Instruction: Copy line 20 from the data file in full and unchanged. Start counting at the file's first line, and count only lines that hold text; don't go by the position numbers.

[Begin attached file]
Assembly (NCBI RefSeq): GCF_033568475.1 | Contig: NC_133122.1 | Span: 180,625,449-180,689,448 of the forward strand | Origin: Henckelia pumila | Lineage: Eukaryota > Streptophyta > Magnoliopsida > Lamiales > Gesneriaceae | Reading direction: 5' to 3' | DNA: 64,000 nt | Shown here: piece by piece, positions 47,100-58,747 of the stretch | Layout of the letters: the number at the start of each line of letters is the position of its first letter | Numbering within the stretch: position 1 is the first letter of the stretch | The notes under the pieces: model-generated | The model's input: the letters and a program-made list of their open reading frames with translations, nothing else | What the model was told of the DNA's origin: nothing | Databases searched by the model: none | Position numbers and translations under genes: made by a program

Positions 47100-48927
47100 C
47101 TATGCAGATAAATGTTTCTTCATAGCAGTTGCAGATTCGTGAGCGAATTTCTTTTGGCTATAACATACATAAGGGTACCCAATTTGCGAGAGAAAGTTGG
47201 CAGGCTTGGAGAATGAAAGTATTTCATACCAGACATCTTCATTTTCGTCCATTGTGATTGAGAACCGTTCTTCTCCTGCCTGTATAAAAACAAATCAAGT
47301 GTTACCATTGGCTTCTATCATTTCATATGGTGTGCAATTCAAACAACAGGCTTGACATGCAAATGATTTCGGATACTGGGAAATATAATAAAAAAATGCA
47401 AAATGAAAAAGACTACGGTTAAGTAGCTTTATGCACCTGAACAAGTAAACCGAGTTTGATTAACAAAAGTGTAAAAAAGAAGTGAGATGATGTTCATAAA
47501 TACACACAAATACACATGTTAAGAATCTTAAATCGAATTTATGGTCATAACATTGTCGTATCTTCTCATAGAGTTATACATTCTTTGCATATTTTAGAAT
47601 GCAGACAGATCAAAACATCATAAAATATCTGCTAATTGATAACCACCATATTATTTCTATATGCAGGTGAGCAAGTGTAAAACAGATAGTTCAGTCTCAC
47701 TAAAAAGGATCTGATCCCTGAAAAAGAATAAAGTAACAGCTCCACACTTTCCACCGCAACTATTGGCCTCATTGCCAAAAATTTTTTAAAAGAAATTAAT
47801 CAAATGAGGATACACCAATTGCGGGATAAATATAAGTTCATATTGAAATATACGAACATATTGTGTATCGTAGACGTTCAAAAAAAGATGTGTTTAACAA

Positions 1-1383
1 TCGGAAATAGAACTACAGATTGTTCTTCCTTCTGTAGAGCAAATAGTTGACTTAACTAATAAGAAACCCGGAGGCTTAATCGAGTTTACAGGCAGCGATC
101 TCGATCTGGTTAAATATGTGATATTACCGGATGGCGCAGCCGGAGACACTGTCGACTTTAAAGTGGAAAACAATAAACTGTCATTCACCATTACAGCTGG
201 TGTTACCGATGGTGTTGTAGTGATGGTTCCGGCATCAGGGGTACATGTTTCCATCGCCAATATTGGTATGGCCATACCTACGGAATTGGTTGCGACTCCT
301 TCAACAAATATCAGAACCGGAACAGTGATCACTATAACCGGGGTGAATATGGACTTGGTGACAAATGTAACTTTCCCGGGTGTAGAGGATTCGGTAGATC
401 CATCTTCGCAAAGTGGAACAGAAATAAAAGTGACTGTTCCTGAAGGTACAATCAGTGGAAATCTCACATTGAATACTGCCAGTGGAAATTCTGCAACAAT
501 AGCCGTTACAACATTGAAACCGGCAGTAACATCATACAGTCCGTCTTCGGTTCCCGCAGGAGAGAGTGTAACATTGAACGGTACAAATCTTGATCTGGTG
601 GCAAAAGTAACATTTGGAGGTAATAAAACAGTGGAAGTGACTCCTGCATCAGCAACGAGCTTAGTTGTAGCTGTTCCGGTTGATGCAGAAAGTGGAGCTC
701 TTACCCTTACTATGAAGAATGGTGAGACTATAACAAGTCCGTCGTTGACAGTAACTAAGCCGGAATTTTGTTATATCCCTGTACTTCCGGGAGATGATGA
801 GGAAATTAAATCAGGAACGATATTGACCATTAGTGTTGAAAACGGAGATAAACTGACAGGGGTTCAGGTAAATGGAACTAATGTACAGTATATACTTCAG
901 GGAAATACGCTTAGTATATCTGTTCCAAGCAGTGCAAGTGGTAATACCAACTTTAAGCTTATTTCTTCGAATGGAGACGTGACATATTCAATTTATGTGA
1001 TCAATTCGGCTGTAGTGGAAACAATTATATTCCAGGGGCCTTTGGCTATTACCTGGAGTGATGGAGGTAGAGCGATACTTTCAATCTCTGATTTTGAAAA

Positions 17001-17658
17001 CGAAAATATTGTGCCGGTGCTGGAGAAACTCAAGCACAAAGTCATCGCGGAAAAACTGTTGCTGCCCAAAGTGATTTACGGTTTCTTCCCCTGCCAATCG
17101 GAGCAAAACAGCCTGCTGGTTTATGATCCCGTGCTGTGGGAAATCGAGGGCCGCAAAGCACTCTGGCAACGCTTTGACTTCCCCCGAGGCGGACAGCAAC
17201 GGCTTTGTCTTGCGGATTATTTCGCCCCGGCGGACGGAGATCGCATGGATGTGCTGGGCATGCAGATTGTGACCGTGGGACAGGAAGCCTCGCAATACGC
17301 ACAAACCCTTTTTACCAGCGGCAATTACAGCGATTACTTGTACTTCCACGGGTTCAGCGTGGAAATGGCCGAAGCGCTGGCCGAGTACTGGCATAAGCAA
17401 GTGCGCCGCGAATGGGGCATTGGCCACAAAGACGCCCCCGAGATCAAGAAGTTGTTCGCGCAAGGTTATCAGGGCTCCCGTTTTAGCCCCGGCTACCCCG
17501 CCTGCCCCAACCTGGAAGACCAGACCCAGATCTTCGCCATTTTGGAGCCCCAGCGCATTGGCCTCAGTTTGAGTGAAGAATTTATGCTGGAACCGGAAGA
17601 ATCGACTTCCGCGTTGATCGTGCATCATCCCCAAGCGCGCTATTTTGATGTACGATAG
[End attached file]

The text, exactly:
701 TTACCCTTACTATGAAGAATGGTGAGACTATAACAAGTCCGTCGTTGACAGTAACTAAGCCGGAATTTTGTTATATCCCTGTACTTCCGGGAGATGATGA